What parents need to know
Parents Need to Know
Parents need to know that this relentlessly brutal, subtitled action film isn't for kids. It features extreme and repetitive violence, including suggestions of rape (screaming women who are dragged off screen). But the greatest viciousness is directed against male bodies: Men are tortured, beaten, cut, kicked, thrown to the ground, speared, shot with arrows, beheaded, and cut open while they're still alive (their cut-out hearts appear in close-up). A man's throat is cut in front of his son, heads are set on sticks as totems, and a jaguar attacks a man and rips him to pieces on screen. A pregnant woman and her young child are left stranded in a dangerous situation, leading to some very tense moments; other children are left to fend for themselves when their parents are taken captive, and a young girl with smallpox (her face marked with open sores) is shown crying next to her mother's corpse. A man's alleged impotence is the source of some humor. One subtitled use of "f--k."
What's the story?
Young, optimistic 15th-century Mayan tribesman Jaguar Paw (Rudy Youngblood) confronts real fear for the first time after he and his hunting party come across a band of terrified, homeless villagers seeking \"a new beginning.\" Jaguar Paw soon has his own reason to be afraid, when a band of fierce Holcane warriors attack his village: They pillage, burn, rape, and murder, taking the able-bodied young adults away to their festering city, where they sell the women as servants and plan to sacrifice the men atop a pyramid overlooking the town square. Unexpectedly escaping this terrible fate, Jaguar Paw spends the rest of the movie trying to save his pregnant wife, Seven (Dalia Hernandez), and young son, whom he hid from the marauders in an empty well. Pursued by vengeful Holcane leader Zero Wolf (Raoul Trujillo) and his second, Snake Ink (Rodolfo Palacios), along with a crew of fleet runners and ferocious killers, Jaguar Paw has his work -- survival -- cut out for him.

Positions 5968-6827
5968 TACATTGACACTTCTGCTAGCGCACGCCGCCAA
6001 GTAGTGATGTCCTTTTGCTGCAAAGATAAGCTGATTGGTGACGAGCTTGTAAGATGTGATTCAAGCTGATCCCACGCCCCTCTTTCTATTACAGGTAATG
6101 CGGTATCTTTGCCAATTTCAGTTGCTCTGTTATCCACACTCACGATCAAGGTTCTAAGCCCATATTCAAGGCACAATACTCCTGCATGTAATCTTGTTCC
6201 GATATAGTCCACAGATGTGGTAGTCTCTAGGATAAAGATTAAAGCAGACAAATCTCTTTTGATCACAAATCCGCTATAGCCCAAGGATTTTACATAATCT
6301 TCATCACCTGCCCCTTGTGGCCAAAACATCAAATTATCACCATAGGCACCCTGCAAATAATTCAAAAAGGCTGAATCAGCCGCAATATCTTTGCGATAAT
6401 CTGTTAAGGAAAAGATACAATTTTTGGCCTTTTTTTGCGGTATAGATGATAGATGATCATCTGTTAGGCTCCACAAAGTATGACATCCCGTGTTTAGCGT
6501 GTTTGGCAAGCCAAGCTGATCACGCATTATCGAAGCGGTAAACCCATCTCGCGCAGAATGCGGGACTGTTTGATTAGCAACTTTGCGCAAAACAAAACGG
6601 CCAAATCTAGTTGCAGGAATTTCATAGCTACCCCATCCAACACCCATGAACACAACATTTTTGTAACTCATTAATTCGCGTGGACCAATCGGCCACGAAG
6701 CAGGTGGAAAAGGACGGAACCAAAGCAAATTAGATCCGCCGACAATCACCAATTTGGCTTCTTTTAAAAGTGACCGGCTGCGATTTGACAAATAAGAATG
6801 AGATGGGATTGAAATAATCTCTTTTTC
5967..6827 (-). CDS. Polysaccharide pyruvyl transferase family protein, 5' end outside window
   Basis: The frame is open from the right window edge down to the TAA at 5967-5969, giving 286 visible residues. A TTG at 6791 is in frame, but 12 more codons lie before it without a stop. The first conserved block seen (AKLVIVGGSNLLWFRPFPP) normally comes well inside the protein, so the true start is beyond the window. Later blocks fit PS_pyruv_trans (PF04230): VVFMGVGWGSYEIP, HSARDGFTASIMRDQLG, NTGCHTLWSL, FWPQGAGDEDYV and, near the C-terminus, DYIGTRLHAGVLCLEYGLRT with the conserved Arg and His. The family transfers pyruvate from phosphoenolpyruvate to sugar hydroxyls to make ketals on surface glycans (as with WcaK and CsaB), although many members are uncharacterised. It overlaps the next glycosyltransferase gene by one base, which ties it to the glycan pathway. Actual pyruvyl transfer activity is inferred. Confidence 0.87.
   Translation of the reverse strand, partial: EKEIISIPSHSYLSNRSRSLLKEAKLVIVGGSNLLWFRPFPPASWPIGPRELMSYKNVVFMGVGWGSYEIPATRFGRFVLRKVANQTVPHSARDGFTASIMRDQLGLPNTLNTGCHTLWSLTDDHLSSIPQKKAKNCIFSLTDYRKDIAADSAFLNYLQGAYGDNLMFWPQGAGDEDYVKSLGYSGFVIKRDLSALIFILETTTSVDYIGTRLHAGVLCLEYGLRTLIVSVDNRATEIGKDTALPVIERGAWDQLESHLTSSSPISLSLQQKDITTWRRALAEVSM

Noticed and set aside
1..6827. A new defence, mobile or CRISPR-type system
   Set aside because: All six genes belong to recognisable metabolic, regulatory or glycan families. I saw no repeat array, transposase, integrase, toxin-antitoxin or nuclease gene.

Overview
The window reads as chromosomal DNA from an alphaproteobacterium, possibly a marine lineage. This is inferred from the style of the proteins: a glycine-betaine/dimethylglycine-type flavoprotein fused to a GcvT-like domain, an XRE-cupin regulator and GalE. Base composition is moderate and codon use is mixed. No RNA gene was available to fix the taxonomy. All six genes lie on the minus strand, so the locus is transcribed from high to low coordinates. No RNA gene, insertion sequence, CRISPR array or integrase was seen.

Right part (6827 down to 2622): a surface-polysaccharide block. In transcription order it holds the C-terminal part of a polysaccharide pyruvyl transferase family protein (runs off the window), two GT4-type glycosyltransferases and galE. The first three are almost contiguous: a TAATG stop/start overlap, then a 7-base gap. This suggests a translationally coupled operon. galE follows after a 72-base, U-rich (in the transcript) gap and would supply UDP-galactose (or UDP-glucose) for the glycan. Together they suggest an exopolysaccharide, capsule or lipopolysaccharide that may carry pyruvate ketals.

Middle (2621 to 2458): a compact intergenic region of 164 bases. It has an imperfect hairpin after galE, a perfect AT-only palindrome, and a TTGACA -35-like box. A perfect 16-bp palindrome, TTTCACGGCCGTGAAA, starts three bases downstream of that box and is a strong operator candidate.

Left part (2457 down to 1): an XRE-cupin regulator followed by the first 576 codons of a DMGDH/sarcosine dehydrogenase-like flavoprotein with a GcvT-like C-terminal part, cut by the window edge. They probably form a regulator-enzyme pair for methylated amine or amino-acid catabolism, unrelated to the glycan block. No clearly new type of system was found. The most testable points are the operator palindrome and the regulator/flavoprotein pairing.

Is it any good?
Another adventure in spectacular physical abuse directed by Mel Gibson, Apocalypto combines gorgeous imagery and stunning brutality. Even as bodies are falling and crashing, bleeding and drowning, Dean Semler's cinematography is breathtaking and the compositions ravishing, whether they're lush forest backgrounds or fascinating faces in close-up.
Jaguar Paw's story is an occasion for imagining what happened to the Mayan civilization. Assuming the Spanish "explorers" didn't destroy the Mayans in one fell swoop, Apocalypto offers up an assortment of explanations, both material and spiritual, for their downfall. The start of the collective fall, the film suggests, comes with assaults on individuals. While it's clear that the hero not only endures, but also exacts vengeance when he must, the film doesn't ever get around to considering consequences for all the mayhem.
Families can talk about...
Families can talk about the role of violence in the movie. Is it appropriate for the story that's being told? Which parts, if any, are gratuitous? How accurate do you think it is? Director Mel Gibson has become known for making very violent movies -- why do you think a filmmaker might be drawn to that kind of material? How about the subtitles? Why do you think Gibson chose to film the movie in Yucatec? Families can also talk about the relationships between the different groups of Mayans in the movie. Why does one group think the other is suitable for labor and sacrifice? How does the film represent Mayan religious rituals? How does Jaguar Paw's devotion to his family make him a familiar and also mythic hero?